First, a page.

In the Realm of Bitcoin, Exercise Caution: The rules are still evolving in this brave new digital world

During 2017, the realm of bitcoin, the blockchain, cryptocurrencies and distributed ledger technology (DLT) has been expanding at a rapid pace. All signs point to the continuation of this phenomenon. The implications for the legal community, and corporate law departments in particular, are enormous. Counsel will have to help companies determine when newly popular initial coin offerings (ICOs), an innovative means of raising capital using DLT, must be registered with the SEC under new ICO guidance from the commission.

As a preliminary matter, a brief discussion of some nomenclature is useful. The distributed ledger refers to a digital record that is shared instantaneously across a network of participants. Blockchain is often used synonymously for DLT, but it is actually one type of distributed ledger. Within a blockchain, every transaction is digitally signed, chained together and replicated on hundreds of computers around the world. As a result, there are not multiple competing sets of records that need to be reconciled. Rather, there is just one record which represents a golden source of data.

A cryptocurrency is typically defined as a digital representation of value that can be digitally traded and functions as a medium of exchange, a unit of account and/or store of value, but which does not have legal tender status in any jurisdiction. Bitcoin is a widely recognized cryptocurrency maintained on the blockchain. Digital tokens (also known as coins) are a type of digital currency created by a company and sold in exchange for more established cryptocurrencies like bitcoin. The sale of digital tokens is often used as a means to raise capital and is referred to as an initial coin offering or ICO.

ICOs and the SEC’s Response

In July 2017, the SEC published a Report of Investigation that concluded that digital tokens in an ICO may be deemed to be securities under federal law where the tokens were issued by an entity for the purpose of raising funds for a project. At the time of the report, hundreds of ICO projects had raised in excess of $1 billion.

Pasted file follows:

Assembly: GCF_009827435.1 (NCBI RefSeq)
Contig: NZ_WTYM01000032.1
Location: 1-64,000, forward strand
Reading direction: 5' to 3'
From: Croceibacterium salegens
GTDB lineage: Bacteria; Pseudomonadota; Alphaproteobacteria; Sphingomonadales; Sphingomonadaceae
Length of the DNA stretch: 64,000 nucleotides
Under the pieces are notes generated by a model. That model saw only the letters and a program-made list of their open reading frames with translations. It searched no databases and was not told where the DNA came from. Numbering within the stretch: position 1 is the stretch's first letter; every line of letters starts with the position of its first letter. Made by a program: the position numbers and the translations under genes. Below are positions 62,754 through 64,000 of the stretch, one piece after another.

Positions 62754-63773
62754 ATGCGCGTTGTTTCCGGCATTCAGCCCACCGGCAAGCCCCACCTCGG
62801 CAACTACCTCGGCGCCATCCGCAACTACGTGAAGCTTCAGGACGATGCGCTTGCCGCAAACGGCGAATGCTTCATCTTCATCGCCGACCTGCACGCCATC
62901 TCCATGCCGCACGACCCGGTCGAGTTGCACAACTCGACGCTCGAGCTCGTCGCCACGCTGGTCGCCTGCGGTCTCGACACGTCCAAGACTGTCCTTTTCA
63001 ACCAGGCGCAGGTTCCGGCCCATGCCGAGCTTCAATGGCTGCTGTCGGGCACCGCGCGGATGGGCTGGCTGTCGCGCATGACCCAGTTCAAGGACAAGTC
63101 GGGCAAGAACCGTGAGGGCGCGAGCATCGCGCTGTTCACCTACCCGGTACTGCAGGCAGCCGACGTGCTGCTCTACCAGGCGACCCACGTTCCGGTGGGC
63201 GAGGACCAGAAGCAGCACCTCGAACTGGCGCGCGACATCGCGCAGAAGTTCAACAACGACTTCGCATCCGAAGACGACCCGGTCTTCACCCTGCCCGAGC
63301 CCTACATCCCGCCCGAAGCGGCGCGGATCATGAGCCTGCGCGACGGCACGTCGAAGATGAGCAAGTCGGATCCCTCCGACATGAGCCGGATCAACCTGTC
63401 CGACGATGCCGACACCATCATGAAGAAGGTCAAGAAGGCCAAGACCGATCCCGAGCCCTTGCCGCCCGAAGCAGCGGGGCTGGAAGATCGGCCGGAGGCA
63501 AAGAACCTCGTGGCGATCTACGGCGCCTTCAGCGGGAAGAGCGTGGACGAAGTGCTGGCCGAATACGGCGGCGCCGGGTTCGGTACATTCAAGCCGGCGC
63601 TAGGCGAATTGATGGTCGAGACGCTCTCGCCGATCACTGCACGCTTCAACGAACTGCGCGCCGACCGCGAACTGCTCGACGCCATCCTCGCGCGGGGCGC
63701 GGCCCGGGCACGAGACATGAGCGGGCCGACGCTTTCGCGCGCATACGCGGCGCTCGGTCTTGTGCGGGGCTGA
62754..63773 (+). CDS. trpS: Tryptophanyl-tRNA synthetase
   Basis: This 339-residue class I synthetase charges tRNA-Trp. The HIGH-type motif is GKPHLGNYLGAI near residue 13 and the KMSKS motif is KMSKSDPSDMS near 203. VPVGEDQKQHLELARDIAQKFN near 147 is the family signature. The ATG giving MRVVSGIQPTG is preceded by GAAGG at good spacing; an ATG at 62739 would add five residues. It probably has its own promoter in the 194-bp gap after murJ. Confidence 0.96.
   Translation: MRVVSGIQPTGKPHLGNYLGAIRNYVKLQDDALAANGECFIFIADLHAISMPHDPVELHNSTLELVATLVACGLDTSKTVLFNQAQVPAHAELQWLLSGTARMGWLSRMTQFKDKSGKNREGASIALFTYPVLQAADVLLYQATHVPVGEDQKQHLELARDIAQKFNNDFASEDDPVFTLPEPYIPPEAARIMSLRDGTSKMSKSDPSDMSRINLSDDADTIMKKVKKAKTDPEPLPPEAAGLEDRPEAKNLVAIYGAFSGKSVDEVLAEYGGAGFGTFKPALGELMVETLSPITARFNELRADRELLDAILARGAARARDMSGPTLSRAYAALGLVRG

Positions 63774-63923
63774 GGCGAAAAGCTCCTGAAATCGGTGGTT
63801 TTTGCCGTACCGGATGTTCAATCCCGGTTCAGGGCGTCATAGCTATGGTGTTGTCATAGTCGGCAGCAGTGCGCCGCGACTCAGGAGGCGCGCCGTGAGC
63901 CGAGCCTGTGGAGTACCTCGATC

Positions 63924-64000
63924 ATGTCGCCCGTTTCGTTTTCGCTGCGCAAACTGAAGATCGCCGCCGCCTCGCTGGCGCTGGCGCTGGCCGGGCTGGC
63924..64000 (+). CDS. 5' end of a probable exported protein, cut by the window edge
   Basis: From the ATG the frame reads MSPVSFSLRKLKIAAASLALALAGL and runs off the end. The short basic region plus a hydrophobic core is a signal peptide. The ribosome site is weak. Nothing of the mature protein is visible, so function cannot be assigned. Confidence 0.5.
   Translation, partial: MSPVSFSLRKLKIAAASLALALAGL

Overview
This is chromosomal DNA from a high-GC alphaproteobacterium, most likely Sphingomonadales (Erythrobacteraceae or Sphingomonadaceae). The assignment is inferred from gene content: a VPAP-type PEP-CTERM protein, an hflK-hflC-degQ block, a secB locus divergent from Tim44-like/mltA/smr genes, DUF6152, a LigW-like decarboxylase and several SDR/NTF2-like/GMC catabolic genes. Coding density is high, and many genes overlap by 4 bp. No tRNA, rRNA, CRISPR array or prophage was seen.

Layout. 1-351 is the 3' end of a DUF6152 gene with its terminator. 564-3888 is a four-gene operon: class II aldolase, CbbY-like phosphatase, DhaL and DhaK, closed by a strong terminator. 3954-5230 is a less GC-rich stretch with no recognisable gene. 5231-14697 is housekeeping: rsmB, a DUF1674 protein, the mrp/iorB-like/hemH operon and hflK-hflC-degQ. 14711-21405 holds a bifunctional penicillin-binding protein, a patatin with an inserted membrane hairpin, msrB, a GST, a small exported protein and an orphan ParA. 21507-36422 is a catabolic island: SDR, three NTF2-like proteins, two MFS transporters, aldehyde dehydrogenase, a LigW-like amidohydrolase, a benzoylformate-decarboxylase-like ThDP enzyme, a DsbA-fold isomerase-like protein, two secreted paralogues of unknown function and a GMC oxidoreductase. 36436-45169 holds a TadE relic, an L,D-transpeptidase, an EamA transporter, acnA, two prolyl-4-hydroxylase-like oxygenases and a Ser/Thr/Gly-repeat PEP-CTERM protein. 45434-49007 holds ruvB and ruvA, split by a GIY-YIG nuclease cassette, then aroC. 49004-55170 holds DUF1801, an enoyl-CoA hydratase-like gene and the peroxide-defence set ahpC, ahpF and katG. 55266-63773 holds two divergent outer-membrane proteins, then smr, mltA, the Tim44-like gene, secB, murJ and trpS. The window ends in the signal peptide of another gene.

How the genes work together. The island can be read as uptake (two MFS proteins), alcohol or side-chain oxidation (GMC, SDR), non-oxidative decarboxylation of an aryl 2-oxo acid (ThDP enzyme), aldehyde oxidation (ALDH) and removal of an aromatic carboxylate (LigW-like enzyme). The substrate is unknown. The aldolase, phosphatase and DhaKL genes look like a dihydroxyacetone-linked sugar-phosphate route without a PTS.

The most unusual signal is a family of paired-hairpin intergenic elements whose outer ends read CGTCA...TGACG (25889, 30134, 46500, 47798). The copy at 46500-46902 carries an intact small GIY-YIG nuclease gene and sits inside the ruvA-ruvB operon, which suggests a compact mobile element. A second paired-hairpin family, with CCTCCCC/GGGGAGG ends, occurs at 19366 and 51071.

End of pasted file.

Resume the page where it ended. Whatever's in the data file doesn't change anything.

If tokens are judged to be securities, they must be registered with the SEC or be eligible for an exemption from registration requirements. Moreover, the SEC concluded that any trading facility, like an exchange for digital tokens that are deemed to be securities, must be registered as a national securities exchange or otherwise be exempt from registration.

The SEC’s report related to its enforcement investigation of DAO, an unincorporated virtual organization that had created and sold digital tokens via the blockchain. Those transactions were valued at approximately $150 million at the time. In finding that the DAO digital tokens were subject to the commission’s registration requirements, the SEC looked to the landmark 1946 U.S. Supreme Court decision, SEC v. W.J. Howey Co., which holds that a security exists when something sold for value represents an ownership interest in a common enterprise and the purchasers have a reasonable expectation of profits from the managerial efforts of others.

Notwithstanding its finding, the SEC elected not to pursue enforcement action against the DAO entity, but rather chose to provide further guidance to the ICO community. Carol Van Cleef, a partner and FinTech specialist at BakerHostetler, found cause for optimism in the SEC’s action, noting “[f]or those who are looking at issuing a token solely to raise money for a business venture – the SEC has made clear that the offering must comply with federal securities laws. For those that have never intended it for these purposes, they can feel more comfortable with a clear roadmap.”

In August, the SEC issued an Investor Alert, again expressing concerns involving public companies making ICO-related claims. While ICOs have become an increasingly popular means to raise capital, companies would be well advised to proceed with caution so as not to end up on the wrong side of an enforcement action.

Brad Rosen is a writer/analyst for the securities group of Wolters Kluwer Legal & Regulatory U.S. and a contributor to Securities Regulation Daily, Commodity Futures Law Reporter and Derivatives Law Watch. Brad’s areas of focus and interests include futures and derivatives law, investment fraud, as well as emerging technologies for the legal practice. Prior to joining Wolters Kluwer, Brad served as general counsel for two registered future commission merchants, a registered investment adviser and a family office. He can be reached at [email protected].

Published .